We’re big cookers and eaters in this household. We like to say it’s where Mike’s Italian side and my Filipino side come together in the most harmonious way. We’ve started investing in Miles’ play kitchen gear after Mike’s momgot him a Little Tikes’ BBQ for Christmas and he fell in love.
One of Miles’ favorite things to do when we cook together is play with the seasoning shakers. So, I thought it would be fun to give him some of his own!
Because he loves opening the containers, I’ve decided that since he loves opening them up that I probably won’t fill these up, but you can definitely customize these for your littles by placing in beads or glitter and sealing off the top so they can’t get to it and spread it all over the house (or eat it)!
Here’s What You Need
For this project, you’ll need to save your empty spice jars (great if you’re planning on moving all your spices to uniform containers), labels or label paper, and a printer or markers. As an optional supply, you can get glitters, sequins and beads to fill in the containers, and use an adhesive like E6000 to keep the jars closed. Miles really enjoys opening the jars and pretending to eat straight from them, so we’ve left his open for now. When he’s a little older, we’ll be packing these with fun objects and sealing them up.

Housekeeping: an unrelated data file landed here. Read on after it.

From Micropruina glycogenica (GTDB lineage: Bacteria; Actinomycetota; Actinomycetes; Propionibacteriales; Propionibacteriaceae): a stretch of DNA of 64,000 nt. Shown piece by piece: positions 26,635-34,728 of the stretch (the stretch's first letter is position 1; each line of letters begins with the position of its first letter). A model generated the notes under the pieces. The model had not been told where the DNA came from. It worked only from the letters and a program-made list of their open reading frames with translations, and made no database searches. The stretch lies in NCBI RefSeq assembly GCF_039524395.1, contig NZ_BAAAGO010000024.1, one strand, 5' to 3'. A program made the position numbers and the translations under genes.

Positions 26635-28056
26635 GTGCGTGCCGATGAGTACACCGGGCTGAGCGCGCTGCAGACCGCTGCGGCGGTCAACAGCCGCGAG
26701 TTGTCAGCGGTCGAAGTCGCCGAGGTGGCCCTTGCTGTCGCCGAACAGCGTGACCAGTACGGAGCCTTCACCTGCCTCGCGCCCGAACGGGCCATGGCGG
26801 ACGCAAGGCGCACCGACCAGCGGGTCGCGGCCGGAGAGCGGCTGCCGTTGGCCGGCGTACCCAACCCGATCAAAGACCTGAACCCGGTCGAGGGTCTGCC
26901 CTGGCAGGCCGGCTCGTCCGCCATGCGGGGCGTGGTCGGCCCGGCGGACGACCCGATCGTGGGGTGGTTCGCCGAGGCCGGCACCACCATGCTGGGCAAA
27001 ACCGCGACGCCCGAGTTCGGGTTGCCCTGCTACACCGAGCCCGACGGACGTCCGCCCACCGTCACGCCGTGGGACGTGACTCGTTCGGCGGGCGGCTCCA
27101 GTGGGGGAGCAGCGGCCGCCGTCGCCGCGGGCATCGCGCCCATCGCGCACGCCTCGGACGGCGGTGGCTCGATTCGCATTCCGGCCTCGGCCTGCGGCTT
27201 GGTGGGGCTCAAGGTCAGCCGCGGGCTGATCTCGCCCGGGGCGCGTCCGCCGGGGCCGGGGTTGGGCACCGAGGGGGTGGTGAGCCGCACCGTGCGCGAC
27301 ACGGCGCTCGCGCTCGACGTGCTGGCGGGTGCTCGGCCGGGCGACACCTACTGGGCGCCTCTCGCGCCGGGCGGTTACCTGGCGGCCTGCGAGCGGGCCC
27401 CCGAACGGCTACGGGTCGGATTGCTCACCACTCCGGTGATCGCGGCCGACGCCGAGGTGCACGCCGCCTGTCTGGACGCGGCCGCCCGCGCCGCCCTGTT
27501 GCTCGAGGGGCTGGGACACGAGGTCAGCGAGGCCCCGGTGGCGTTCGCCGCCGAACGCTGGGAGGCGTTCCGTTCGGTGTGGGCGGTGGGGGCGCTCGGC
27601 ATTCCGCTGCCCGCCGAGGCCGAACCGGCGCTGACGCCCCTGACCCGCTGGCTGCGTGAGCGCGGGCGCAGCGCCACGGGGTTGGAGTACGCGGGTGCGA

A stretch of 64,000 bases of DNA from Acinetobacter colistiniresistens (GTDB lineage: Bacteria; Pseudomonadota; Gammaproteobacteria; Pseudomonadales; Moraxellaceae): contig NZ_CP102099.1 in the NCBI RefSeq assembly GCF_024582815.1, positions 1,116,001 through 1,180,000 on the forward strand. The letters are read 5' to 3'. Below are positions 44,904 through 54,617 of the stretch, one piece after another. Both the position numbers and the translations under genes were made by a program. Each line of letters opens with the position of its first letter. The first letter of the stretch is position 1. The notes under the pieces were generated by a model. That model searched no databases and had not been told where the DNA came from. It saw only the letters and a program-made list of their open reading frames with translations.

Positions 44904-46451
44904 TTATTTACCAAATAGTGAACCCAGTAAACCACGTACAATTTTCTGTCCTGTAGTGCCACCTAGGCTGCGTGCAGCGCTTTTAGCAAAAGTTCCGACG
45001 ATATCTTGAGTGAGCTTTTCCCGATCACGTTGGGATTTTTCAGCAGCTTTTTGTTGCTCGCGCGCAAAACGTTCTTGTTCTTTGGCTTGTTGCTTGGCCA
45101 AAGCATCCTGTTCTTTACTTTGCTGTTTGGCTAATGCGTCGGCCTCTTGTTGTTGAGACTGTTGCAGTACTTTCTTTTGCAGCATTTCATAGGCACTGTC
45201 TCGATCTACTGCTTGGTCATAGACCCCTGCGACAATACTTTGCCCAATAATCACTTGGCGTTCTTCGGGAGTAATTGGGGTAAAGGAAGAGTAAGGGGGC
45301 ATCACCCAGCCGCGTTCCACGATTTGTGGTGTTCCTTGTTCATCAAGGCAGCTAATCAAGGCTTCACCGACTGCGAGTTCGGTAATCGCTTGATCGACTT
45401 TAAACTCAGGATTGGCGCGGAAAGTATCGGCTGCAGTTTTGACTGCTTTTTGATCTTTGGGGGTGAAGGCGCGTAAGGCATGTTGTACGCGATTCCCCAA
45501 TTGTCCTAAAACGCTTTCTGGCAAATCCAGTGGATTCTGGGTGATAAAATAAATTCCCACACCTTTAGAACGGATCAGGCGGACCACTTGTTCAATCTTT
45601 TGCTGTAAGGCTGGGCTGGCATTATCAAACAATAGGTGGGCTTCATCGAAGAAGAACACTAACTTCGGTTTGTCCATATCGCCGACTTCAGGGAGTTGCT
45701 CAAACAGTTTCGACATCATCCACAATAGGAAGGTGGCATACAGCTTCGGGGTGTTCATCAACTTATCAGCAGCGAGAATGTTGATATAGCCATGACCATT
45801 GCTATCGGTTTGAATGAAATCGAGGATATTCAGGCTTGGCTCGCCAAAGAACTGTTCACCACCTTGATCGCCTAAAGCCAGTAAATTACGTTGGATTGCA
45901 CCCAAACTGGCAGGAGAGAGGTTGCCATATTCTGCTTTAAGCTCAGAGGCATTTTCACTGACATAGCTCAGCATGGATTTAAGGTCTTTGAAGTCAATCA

Here’s What You Do
I had label sheets that were 8.5″ x 11″ and access to Photoshop. If you’re Photoshop or MS Paint savvy, you can get label sheets and design up your own designs. Otherwise, Avery Labels is great about having the templates for all their label sheets available on their website so you can design everything on Word. I grabbed graphics from a website called Vecteezy which has free and paid graphics you can download and use for personal use, like I did with these. Another great website I use is Creative Market. Every Monday, they give 6 free design elements (fonts, graphics, templates, etc.). Vecteezy is better if you’re handy with Photoshop or actually have Illustrator.
I soaked all the jars in soak water because I heard that’s a great way to get labels off. It didn’t work. Neither did Goo Gone, which baffled me. This is primarily why I chose to relabel the jars. If you don’t have access to a printer, but can get a hold of the labels, you can always make it a really fun art project with or without your child and draw up the labels with simple stripes or line art. Remember, they don’t have to be perfect! Your child will love playing with them because they know it’s something you use and they just want to do what you do!
And that’s it!
Average Dimensions for Labels
The average plastic spice jar will need a 5″ label. The small jars are 1.25″ height, the average McCormick and Target brand jars are 2″ height, and the larger Doll Tree and Walmart brand jars are 3″ height. Bouillon cube jars are 2″W x 7″H. Always double check your measurements, though, just in case!